Original overview of alternative breakfast proposals

Since I devoted the previous post on my blog to popular snacks for children that are advertised as “healthy”, today I decided to suggest a few alternative lunch solutions for our kids.

Producers of snacks put images of nuts and milk all over their packaging, but as it turns out the main ingredients of these products are sugar, palm oil, emulsifiers and preservatives. Meanwhile, a home-made hazelnut cream is very simple to make and it doesn’t take that much time at all:

Ingredients: 100g of hazelnuts, 1/4 glass of dates (immersed in warm water for 30 minutes), 1/4 – 1/3 glass of milk or vegetable milk (I recommend rice milk or almond milk), 2 tablespoons of cocoa

Warm up a dry pan and put nuts on it. Then roast them for 1-2 minutes. Afterwards move the nuts onto a clean cloth, wrap it up and rub it vigorously in order to remove the nut skin.

Put the nuts peeled and cocoa into the blender with S-shaped blade (that’s what the original recipe says, but my stand mixer did the job as well! ;)) and mix them until they’re powdered. Then add the dates and continue mixing. After that, add milk and mix again. And then it’s ready!

This recipe comes from the “Jadłonomia” cookbook by Marta Dymek and you can also find it at the website. This cream is delicious and it truly is full of nuts and milk!

Another lunch idea for both younger and older gourmands is the tapioca pudding. There is a whole lot of tapioca recipes online but the one I’m going to show you I use myself and I arrived at it after a couple more or less successful attempts. First thing worth noting is that when you go to the store to buy some tapioca it is a good idea to pay attention to its kind! There are several kinds of tapioca. First, there is fine ground tapioca flour, which is not suitable for making a pudding. What we need for that purpose are the so-called tapioca pearls. They come in two sizes – small and large. Personally, I recommend the small ones.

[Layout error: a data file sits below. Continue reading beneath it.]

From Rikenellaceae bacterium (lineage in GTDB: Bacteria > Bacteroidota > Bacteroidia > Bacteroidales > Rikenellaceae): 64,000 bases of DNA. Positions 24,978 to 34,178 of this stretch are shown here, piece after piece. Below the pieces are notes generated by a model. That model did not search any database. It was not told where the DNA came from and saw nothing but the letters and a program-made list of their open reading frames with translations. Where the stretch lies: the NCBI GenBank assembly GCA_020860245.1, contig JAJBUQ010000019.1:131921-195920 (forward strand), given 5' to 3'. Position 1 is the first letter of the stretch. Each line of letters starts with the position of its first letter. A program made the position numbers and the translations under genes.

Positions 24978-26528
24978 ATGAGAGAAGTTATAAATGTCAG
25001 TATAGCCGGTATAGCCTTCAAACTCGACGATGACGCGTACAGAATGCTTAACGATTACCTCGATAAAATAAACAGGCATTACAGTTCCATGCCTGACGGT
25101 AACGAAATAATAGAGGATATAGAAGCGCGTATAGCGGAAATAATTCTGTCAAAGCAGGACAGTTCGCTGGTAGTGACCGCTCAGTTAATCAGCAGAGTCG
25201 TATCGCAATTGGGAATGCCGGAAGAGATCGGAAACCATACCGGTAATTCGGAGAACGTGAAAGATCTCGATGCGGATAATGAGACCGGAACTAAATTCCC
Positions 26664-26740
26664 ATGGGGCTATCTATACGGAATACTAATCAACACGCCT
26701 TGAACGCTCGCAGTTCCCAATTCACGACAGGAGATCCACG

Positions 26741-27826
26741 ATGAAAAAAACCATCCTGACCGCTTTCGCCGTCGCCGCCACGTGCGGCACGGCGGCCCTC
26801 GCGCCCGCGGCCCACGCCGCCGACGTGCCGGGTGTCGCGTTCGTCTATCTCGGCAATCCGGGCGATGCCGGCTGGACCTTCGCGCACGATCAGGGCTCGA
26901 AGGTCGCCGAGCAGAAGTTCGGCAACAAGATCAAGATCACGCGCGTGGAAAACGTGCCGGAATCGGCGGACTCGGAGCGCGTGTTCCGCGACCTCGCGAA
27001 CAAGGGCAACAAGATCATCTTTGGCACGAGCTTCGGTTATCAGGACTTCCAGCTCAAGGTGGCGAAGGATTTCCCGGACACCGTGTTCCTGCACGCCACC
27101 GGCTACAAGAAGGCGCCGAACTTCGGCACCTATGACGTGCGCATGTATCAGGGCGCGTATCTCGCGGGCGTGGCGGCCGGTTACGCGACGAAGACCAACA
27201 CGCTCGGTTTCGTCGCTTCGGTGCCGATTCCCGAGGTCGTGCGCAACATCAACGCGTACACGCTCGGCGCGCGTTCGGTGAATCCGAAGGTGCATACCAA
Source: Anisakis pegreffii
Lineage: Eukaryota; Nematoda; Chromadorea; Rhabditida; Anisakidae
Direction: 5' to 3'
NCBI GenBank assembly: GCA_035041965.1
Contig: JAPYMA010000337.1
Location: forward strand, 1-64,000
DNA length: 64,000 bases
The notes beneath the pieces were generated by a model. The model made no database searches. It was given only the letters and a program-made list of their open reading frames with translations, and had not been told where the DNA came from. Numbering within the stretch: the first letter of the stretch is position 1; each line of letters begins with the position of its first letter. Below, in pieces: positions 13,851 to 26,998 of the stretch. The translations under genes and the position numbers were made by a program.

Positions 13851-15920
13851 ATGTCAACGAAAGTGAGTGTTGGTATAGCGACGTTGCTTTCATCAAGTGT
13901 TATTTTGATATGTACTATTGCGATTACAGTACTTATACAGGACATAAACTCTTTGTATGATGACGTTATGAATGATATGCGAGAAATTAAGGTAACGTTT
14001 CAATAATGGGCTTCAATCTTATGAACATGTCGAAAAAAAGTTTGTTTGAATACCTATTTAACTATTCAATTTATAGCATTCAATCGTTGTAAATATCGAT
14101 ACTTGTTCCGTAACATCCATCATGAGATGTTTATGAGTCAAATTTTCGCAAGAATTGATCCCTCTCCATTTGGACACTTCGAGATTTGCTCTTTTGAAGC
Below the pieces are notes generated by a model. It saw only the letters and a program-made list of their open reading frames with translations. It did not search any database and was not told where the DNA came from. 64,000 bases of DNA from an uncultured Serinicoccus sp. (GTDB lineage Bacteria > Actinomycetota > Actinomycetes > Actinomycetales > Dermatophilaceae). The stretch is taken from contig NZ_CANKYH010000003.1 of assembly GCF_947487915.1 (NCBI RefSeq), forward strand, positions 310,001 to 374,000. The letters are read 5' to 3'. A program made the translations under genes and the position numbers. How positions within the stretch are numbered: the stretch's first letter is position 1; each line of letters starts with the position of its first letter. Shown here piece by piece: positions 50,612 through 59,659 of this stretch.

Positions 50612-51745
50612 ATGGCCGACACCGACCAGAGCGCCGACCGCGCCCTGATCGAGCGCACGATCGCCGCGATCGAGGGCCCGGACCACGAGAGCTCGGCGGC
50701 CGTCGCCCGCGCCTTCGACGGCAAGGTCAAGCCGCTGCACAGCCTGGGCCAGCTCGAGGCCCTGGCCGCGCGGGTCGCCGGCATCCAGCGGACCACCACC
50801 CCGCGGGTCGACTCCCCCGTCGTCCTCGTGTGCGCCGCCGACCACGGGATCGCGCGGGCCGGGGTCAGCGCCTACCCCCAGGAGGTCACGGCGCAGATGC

Ingredients: 1/3 glass of small tapioca pearls, one 400ml can of coconut milk, 400ml of vegetable milk (I use rice milk), 1/4 glass of brown unrefined sugar or stevia – you can add less, blended fruit for pouring onto the pudding (mango, strawberries, raspberries – whatever you like :))

Pour coconut milk and vegetable milk into tapioca and put it away for an hour. Add sugar afterwards. How much sugar you add depends on the vegetable milk used (for example, the milks from the AlproSOYA company usually include extra sugar!). Cook the tapioca in milk on low flame for about 15 minutes – tapioca pearls will become translucent then. If you don’t have any small pearls – only the large ones – they should be cooked longer accordingly in order to become translucent. After cooking, pour the tapioca into jars and wait for it to cool down. Then top it with mixed fruit and store in the fridge.

In order to conclude these sweet breakfast ideas, I would like to suggest apple marmalade with rosemary. Apples are available everywhere so in case of this recipe it is enough to have a walk to your local greengrocer.